As the weather begins to warm up in New York City, construction season begins. The ubiquitous scaffolding is a symbol of a city in constant change, but it is also a potential safety hazard.
The state recognizes the unique dangers that scaffolding poses. A special law could potentially provide robust options for construction workers who receive injuries from gravity-related accidents, such as falls or falling objects.
Labor law 240: the scaffolding law
There are various regulations and standards that govern construction sites and scaffolding in particular. However, one of the most important rules, at least in terms of personal injury lawsuits, comes from Section 240 of New York labor law.
This law has several different parts. The first part essentially provides that employers must provide or set up safe scaffolding. It specifies these employers to be contractors, their agents and owners of property.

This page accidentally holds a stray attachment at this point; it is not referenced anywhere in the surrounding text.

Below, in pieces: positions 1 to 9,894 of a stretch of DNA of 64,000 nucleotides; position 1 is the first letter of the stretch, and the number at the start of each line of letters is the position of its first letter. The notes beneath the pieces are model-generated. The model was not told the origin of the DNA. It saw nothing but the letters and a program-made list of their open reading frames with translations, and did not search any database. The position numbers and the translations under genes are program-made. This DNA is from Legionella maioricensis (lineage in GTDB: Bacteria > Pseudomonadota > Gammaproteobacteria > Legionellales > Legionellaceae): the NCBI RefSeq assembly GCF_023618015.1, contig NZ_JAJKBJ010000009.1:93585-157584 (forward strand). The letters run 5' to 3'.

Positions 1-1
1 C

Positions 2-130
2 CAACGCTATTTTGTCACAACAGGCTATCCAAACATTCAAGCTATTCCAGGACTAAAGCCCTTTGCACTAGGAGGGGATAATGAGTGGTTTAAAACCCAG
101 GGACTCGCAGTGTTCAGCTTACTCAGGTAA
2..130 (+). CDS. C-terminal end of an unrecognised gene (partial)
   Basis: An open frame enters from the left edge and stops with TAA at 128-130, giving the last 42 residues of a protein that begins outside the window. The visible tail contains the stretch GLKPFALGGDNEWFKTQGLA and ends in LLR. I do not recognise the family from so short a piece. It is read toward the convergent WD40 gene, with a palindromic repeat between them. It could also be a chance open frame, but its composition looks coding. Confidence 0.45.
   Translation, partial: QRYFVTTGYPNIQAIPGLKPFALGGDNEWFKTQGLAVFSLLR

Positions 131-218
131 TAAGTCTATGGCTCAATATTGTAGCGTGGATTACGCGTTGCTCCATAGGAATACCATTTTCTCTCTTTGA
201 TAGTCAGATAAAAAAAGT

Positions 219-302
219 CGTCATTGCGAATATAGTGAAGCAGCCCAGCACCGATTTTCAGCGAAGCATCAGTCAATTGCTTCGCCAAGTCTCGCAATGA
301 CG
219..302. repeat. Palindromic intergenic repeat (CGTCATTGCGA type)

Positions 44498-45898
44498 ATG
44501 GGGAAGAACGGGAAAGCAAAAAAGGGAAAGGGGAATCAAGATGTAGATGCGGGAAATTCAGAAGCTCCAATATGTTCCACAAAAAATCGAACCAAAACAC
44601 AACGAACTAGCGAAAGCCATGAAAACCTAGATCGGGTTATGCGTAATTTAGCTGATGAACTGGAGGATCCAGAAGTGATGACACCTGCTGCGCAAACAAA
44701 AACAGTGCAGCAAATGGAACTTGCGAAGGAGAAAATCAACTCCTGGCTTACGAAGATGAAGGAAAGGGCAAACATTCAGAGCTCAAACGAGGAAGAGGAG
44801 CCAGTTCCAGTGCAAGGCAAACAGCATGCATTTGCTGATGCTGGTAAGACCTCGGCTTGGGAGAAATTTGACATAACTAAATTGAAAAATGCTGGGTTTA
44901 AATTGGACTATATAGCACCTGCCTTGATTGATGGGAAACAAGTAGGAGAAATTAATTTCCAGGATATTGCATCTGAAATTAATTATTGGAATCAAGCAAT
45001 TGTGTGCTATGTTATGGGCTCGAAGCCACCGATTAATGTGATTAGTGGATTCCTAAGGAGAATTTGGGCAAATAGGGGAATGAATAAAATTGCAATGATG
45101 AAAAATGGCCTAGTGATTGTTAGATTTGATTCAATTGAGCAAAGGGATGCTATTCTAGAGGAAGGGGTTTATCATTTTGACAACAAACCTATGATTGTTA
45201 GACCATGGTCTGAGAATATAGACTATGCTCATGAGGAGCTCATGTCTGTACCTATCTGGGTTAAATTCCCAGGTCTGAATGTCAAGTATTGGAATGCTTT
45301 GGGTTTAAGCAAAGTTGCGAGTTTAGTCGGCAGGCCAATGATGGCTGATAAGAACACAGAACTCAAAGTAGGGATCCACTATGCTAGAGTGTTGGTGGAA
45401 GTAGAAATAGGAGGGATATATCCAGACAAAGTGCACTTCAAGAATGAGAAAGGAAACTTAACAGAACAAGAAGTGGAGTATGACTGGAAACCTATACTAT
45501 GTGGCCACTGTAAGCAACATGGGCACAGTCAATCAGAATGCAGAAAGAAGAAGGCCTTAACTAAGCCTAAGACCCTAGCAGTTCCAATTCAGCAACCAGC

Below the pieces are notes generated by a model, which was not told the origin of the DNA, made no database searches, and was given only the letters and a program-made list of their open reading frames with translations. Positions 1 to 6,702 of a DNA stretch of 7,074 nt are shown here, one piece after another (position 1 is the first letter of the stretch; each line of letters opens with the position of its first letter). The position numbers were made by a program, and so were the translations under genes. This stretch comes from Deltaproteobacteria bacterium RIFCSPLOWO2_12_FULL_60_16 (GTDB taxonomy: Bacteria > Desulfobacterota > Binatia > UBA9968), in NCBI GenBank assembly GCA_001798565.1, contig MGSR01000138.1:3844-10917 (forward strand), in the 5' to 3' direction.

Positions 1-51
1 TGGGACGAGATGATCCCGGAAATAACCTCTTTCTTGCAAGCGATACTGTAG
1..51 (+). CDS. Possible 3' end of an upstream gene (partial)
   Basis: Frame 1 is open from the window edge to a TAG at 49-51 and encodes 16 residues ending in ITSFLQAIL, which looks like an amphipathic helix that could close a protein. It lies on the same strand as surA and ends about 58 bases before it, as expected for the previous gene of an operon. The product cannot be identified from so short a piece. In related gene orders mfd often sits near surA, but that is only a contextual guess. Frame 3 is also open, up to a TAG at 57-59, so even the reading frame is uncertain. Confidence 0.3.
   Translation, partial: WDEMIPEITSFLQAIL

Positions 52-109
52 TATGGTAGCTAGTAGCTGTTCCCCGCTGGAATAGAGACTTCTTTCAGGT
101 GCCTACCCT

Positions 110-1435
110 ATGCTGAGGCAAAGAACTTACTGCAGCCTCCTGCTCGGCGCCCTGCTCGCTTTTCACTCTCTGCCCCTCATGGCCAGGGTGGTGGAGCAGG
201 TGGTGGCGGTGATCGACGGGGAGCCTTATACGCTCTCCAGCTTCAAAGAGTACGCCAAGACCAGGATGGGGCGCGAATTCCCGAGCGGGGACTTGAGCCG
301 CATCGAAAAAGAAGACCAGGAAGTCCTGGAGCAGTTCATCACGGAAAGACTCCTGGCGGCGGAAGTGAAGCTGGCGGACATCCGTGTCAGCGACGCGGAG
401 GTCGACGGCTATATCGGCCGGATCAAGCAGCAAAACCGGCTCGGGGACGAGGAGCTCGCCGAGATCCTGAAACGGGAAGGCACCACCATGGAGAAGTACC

The law requires safe scaffolding for many different types of activities, including but not limited to the following:
Scaffolding is also not the only equipment that this law mentions. It also explicitly lists much of the equipment necessary to transport materials, access the scaffold, provide stability and secure workers.
Railings, stability and strength
After the first part which designates responsible parties and outlines the type of equipment to which the law pertains, the next two sections cover specific minimum requirements. For example, platforms more than 20 feet off of the ground must have complete railings of sufficient height. Additionally, scaffolding must be able to bear at least four times its operating weight.
Despite the specificity, accidents still happen. If such an accident was the fault of illegal scaffolding, then this law could be an important element in the recovery of compensation from the responsible building owners or contractors.